Three of a kind
Area hoops players enjoying time at Michigan Tech
By Greg Bates
GREEN BAY – When the Michigan Tech men’s basketball team played Green Bay on Nov. 3, it was a homecoming for three area athletes.
Sophomores Logan Geissler and Dawson Nordgaard along with freshman Marcus Tomashek got to play in front of dozens of family and friends.
It’s a great experience for Michigan Tech, which is a Division II program, to play against a Division I-caliber opponent. The Huskies kept it a close game, falling 72-66 in an exhibition game at the Kress Center.
“You spend so much time far away from home, it’s really good to come back down and see some familiar faces — some friends and family,” said Nordgaard, who graduated from West De Pere in 2021.
“It was a good exhibition game playing against an athletic team,” said Tomashek, a 2022 Ashwaubenon graduate. “It’s going to set us up well for our league.”
This game wasn’t just any game for Nordgaard and Tomashek, it was their first collegiate contest.
Nordgaard redshirted his first season, but Tomashek stepped right in at the next level just seven months removed from playing in high school.
“Got the jitters out a little bit, so it feels good,” Tomashek said.
Geissler — a sophomore who is in his third season due to the NCAA granting athletes another season due to COVID — got some extended time on the court in Green Bay. The 2020 Bay Port graduate averaged 1.4 points per game last season.
“I would say my forte is defense,” Geissler said. “I was recruited here for my defensive ability. I would say take shots when they’re open for sure, though.”
Even though Geissler is a defensive stopper, he knows he’ll need to chip in a little more scoring off the bench this year along with the role of being a leader.
“It’s my third year, so I think just bringing some vocal leadership,” said Geissler, who averaged 14.5 points per game as a high school senior. “We’ve got a lot of young guys and I feel like I know the system as well as anybody, so just bringing that vocal leadership to them.”
Geissler, a point guard, played in just 11 games last season. He’s looking forward to more opportunities this year.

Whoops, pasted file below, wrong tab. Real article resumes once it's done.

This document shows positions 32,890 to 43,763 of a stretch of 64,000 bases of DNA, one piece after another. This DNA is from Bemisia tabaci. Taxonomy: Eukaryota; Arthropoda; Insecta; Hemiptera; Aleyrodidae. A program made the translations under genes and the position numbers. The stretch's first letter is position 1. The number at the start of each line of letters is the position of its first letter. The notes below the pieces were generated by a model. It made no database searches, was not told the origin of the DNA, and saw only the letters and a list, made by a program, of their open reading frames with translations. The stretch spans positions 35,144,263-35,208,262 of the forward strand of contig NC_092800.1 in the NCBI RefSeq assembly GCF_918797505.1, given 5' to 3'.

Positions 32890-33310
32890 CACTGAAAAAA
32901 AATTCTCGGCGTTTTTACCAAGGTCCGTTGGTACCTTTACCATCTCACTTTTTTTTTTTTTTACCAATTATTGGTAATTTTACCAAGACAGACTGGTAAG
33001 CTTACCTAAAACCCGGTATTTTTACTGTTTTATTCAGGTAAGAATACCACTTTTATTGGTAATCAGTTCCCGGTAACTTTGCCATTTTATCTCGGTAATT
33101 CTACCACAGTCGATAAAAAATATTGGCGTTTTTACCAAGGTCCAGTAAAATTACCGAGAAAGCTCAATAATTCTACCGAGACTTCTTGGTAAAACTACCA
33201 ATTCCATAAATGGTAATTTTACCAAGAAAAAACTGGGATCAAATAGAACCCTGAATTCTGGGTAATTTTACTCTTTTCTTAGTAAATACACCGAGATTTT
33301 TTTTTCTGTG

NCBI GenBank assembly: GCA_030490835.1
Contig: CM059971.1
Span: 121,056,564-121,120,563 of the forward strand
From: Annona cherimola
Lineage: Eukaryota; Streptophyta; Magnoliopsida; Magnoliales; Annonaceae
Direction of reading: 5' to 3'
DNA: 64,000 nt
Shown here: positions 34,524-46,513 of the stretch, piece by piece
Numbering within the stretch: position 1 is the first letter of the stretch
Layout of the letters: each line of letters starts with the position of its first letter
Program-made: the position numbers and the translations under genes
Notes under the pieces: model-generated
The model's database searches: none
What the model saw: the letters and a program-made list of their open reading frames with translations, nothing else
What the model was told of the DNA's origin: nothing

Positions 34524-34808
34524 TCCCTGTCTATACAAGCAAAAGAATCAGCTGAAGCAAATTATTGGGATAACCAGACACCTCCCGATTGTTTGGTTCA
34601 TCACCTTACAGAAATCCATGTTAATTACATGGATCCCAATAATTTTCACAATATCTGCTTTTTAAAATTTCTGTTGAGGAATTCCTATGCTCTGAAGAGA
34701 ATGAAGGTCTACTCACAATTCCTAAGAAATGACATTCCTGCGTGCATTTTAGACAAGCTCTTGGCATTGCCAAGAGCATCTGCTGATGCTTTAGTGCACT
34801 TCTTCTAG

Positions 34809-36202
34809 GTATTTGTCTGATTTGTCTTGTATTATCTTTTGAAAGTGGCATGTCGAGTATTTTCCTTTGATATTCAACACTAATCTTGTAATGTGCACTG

“Like I said, the seniors left, so just filling that role,” Geissler said. “We’re a young team, so I’m just really excited to grow with this team and see how we pan out this year.”
Geissler feels like playing Division II basketball is a good fit for him.
“I would say it suits me really well,” Geissler said. “Michigan Tech, we’re just a really fundamental, gritty team and I feel that suits my play style very well.”
Nordgaard, a late bloomer on the court, had a breakout senior season at West De Pere, averaging 16 points and seven rebounds a game.
He had a productive year redshirting as a freshman at Michigan Tech and earned the Bob Olson Award for outstanding newcomer.
Nordgaard, who is the tallest player on the Huskies roster at 6-foot-10, felt comfortable getting into his first collegiate game.
“They’re a lot bigger, stronger, more athletic, but once I got in there, it just felt normal,” Nordgaard said.
He enjoyed having about 20 family and friends at the Green Bay game.
“My parents were always really great fans of me, so it’s good to have them there,” Nordgaard said.
Early in the regular season, Nordgaard played in two of his team’s first three games, averaging two points and two rebounds per game in just six minutes on the court.
Nordgaard — whose dad, Jeff, played at Green Bay before a lengthy professional career — is progressing every time he hits the court.
“I would say I’ve improved a lot just from high school to college,” said Nordgaard, who seeks advice from his dad after games. “That’s going to be what happens with anyone when you go up to the next level.”
Coming off the bench at center, Nordgaard wants to make an impact when he’s on the court. He’s hoping he can chip in some points on a regular basis.
“They’re always telling me to be aggressive offensively, post up all that stuff,” Nordgaard said. “But I think personally, right now at least, my strength lies more defensively.”
Tomashek made a seemingly smooth transition from the high school game to college.
The Fox River Classic Conference player of the year as a senior and two-time All-State recipient put up 24 points per game as a senior at Ashwaubenon.
Tomashek started at point guard in his first collegiate game and scored a team-high 21 points in the loss to Green Bay.
That first game provided some valuable lessons for Tomashek.
“I learned as a player, as myself, I need to compete a lot harder,” Tomashek said. “They play a lot harder to be able to compete on this level.”
Another Ashwaubenon product, Kyle Monroe, is with the Michigan Tech program. Monroe is now an assistant coach after a phenomenal career with the Huskies from 2016-20. He holds the school record for most career points (2,542) as well as the record for most 20-plus-point games (65).
Tomashek said he’s gotten to know Monroe, who has helped him with the transition to the college game.
In his first three regular-season college games (as of Nov. 21), Tomashek is averaging 10.3 points per game, which is third on the team, and 3.3 rebounds.
At Ashwaubenon, Tomashek was the go-to scorer. He doesn’t feel like he needs to fit that role this season at Michigan Tech.
“Not at all,” he said. “I think this is a well-rounded scoring team. Our coach said before the game it’s going to be different guys every game, so I think that it will be.”
Playing well against a Division I didn’t really sway Tomashek’s opinion that he could have played college basketball at the top level.
“That doesn’t really matter to me,” Tomashek said. “I found a place I like, and I’m hoping to be successful here.”
Tomashek is excited to be playing at Michigan Tech.
“I love the culture here,” Tomashek said. “The team just works very well together. It’s a great program to be a part of.”